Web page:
By Ginger DeShaney

John Tunney

The atmosphere was electric. The smiles were huge; the laughs were hearty; and friends were thrilled to be together — safely, of course. 

“It’s a great place. People are engaging,” owner John Tunney said about Southie Bowl. ”No one is on their phones. Everyone who is here wants to have fun. You can’t have a bad time here.” 

Southie Bowl “is the soul of what we all love about South Boston,” John said. “I hope to bring the community back together after this traumatic event and collectively move forward.”

When COVID-19 hit in March 2020, Southie Bowl shut down until September. But when gyms and recreation facilities had to cut back in December, the lanes shut down again, which was especially hard for John because he had no work for his employees right before the holidays.

The candlepin bowling alley at 543 E. Broadway reopened again on Feb. 1, allowing people “to forget about what’s going on,” at least for a little while. 

“As long as everyone is responsible, it’s a great place to have fun,” John said. “People always have fun here.”

John has had many customers, including women in their 70s and 80s, tell him they’ve missed him and the lanes during the shutdowns. “And we missed them being here,” he said.

“It’s a special place,” said John, noting the leagues have come back strong. “We are a neighborhood place where the community has gathered for 60 years. Candlepin is so much fun, for people from 5 years old to 90 years old. It’s something for everyone to do.”

John, who bought Southie Bowl and Java House from his parents, Brion and Kaye Tunney, in January, has been involved with the business for about 10 years, starting out by cleaning floors and fixing tiles to working with customers and managing the leagues. He and his now-wife, Rebecca, even started a Monday night league.

At the same time, he was also employed in finance and IT, spending his days working downtown and then hitting the lanes at night, racking up 14-16-hour workdays. 

Working in Corporate America taught him a lot, including what he didn’t want. “The corporate ladder wasn’t for me,” he said. So, he turned his side hustle into a full-time gig.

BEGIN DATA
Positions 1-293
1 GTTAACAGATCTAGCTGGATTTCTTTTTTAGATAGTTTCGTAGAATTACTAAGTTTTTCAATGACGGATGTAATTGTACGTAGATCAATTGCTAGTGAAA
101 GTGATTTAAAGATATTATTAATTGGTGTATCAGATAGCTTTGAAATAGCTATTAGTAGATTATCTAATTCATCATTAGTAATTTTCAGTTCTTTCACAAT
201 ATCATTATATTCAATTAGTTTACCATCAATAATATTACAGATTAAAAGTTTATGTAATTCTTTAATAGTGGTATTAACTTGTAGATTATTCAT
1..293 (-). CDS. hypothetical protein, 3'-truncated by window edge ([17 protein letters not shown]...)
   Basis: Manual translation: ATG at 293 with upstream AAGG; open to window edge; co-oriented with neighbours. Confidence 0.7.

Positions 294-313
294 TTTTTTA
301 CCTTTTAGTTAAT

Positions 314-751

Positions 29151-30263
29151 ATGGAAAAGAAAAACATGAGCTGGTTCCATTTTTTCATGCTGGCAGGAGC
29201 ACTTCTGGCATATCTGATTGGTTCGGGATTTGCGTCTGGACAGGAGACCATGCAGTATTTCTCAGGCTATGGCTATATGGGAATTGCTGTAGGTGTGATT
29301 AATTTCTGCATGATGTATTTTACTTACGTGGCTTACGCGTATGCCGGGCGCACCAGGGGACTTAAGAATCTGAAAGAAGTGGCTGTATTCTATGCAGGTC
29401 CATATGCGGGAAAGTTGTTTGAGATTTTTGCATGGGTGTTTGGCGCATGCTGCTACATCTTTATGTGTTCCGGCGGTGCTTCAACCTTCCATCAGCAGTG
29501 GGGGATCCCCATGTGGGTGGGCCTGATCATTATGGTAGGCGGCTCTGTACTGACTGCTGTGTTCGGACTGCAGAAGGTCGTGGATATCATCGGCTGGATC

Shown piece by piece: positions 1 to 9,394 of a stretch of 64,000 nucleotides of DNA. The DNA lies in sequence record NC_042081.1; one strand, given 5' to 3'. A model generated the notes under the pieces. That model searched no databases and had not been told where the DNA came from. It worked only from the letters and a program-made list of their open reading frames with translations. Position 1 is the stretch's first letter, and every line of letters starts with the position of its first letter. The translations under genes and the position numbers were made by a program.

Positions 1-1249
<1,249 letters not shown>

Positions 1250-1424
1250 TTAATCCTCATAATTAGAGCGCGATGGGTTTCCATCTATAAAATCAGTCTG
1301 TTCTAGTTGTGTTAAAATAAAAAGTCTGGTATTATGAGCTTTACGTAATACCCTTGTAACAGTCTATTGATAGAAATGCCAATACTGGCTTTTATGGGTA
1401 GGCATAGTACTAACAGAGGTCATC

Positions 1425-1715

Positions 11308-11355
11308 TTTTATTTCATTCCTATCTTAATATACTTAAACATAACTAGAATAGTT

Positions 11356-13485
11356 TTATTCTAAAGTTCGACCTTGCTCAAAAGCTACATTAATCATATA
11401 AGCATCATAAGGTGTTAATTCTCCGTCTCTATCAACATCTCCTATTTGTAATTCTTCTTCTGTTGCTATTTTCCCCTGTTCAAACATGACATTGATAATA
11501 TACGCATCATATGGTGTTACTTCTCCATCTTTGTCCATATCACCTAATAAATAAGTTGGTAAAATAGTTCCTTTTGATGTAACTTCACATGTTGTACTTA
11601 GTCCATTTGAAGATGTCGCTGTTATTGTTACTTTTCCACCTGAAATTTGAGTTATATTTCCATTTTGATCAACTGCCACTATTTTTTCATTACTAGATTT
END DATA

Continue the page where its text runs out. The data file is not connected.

It was an easy decision when John and Rebecca weighed it out. “Once the decision was made, it was super easy to hop right into it,” he said.

John, who lives in South Boston, uses his finance/IT background to make changes at the lanes. He brought in a new system. “We were using old-school cash registers,” he said. He instituted an online reservation system. He brought in craft beers. He took down a wall to the “party room” to open up the space. He took out the arcade games because “it wasn’t the vibe.”

He’s currently in culinary school now to help grow the food side of both businesses.

His dad continues to be involved. “It’s a total team effort,” John said, noting he continues to learn from his parents as the business continues to grow. “It’s been a lot of fun.

“I’m learning different things I can do to help the business be successful.”

Southie Bowl was having its best year ever before COVID hit, John said.

It was hosting corporate events, birthday parties, its annual New Year’s Eve party, bowling leagues for all ages, fundraisers, and charity events. “You bring people to the bowling alley and have a great time,” he said.

“Whoever you are, when you come here, it’s a universal experience.

“We help people have the best time.”


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